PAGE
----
Death in real life is, so far, permanent.  Though this is comforting when it comes to, say, Hitler, permadeath is arguably a bad design decision.  It’s been emulated by a few games, as it adds a certain weightiness to your choices.  But to be frank, permadeath fans are probably really good at the game already, so it’s just an extra challenge for the jaded.  In a roguelike game like Dredmor, I think it just inhibits the player from exploring.  The thought of redoing eight levels has made me reluctant to even continue the game.

Adventure games normally just sweep death under the carpet.  The game coughs politely (or, as in the Arkham games, razzes you a bit), then pretends it didn’t happen.  No real problems there, except metaphysical ones.  A successful run through Half-Life 2 or Skyrim basically consist of spliced-together sequences each of which ended in failure.

Some game impose a penalty for death: a respawn timer (as in TF2), or a fee (as in Borderlands).  More interestingly, occasionally death can be exploited.  It’s often a good idea to die in Left for Dead if you’re weak, as you respawn with 50% health.  (More routinely, death can serve as a quick fast travel back to a safe spot.)

The most intriguing approach is to make respawning an acknowledged part of the gameworldBioshock and Borderlands have this: if you die, you’re reconstituted elsewhere as part of the in-game technology.  In terms of player experience it’s much like any other respawn, but it’s a stunning bit of conworlding, as it means that in the gameworld, death is only a setback.

However, even these games don’t really treat this consistently.  Borderlands comes close, in that enemies respawn if you leave an area for a bit, but people still give you quests where you have to kill boss X, and it’s assumed that doing so has consequences…. even though you can later return to the same spot and kill them again.

However, Borderlands 2 I think messes up the concept.  (Spoilers below; select the text to read it.)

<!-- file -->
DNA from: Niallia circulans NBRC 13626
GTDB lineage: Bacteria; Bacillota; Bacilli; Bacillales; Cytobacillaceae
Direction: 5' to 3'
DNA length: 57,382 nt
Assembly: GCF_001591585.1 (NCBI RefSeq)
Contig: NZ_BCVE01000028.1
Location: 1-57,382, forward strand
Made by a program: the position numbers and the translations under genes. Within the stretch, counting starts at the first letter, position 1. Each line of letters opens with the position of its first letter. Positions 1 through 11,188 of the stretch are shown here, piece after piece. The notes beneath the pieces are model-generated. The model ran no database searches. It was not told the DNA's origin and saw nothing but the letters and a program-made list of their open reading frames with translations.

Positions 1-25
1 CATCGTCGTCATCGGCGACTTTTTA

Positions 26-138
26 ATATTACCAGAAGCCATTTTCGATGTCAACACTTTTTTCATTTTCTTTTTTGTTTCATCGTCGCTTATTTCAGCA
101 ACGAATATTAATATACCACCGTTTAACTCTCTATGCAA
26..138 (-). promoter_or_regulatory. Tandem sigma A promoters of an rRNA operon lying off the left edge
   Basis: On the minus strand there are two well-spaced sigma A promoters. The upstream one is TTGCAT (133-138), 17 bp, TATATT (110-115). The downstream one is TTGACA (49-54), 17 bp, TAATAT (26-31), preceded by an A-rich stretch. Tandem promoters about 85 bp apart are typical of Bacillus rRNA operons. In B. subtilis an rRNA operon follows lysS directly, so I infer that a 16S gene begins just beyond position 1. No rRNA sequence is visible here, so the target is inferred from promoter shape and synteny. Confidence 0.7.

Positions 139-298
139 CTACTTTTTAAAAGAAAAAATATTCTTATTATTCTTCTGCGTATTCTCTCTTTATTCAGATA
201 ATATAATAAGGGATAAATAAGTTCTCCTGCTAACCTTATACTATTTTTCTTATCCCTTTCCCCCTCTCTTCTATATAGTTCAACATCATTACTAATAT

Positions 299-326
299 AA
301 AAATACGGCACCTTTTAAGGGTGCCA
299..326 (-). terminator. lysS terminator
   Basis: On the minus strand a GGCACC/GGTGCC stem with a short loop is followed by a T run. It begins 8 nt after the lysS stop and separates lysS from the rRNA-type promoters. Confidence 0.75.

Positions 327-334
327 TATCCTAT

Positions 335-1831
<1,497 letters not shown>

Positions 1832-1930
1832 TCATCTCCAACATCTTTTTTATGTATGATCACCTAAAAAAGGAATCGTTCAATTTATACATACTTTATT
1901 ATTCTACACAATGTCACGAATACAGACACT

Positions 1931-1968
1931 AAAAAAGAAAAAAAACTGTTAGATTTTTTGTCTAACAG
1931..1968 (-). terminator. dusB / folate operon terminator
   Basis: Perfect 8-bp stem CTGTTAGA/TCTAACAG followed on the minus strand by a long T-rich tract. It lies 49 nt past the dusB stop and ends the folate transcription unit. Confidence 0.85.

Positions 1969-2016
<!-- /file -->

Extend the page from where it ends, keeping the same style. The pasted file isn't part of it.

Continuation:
One of the NPCs, Roland, is killed near the end of the game.  This is treated as a big bummer.  But Roland was one of the player characters in BL1.  So even if not everyone can be resurrected, he can be.  He’s registered in the New-U database.  (The database belongs to the evil megacorp, Hyperion– but they never prevent you, the player,from respawning, though you’re an even bigger threat than Roland.)  This bugs me, because they went to the trouble of making the New-U an actual part of the conworld, and then didn’t work out the consequences. 

Plus, why doesn’t Jack come back after you kill him?  He’s the frigging head of the company, you can bet he’d be backed up   Ditto for Andrew Ryan in Bioshock.  I’m not sure offhand how this could be fixed, but they should’ve come up with something to patch it over.  (“You can only respawn 1000 times, and these characters exceeded that.”)

While we’re at it, did Star Trek ever face up to the fact that its transporter technology was also immortality tech?  (A sf story that does work out at least some of the consequences is Charlie Stross’s Glasshouse.)

An interesting mechanic might be a horcrux or something that allows some but not all characters to respawn.  Naturally the PC gets one… but you might have to perform one mission without it.  (I.e., that mission must be completeed without a death.)  And some of the bosses could have a horcrux which must be demolished before you can actually permakill them.

(It might also be interesting if, say, respawning took one hour in-game.  For the PC this would normally mean little.  But killing a boss would give you an hour when he’s not around, which could be useful.)

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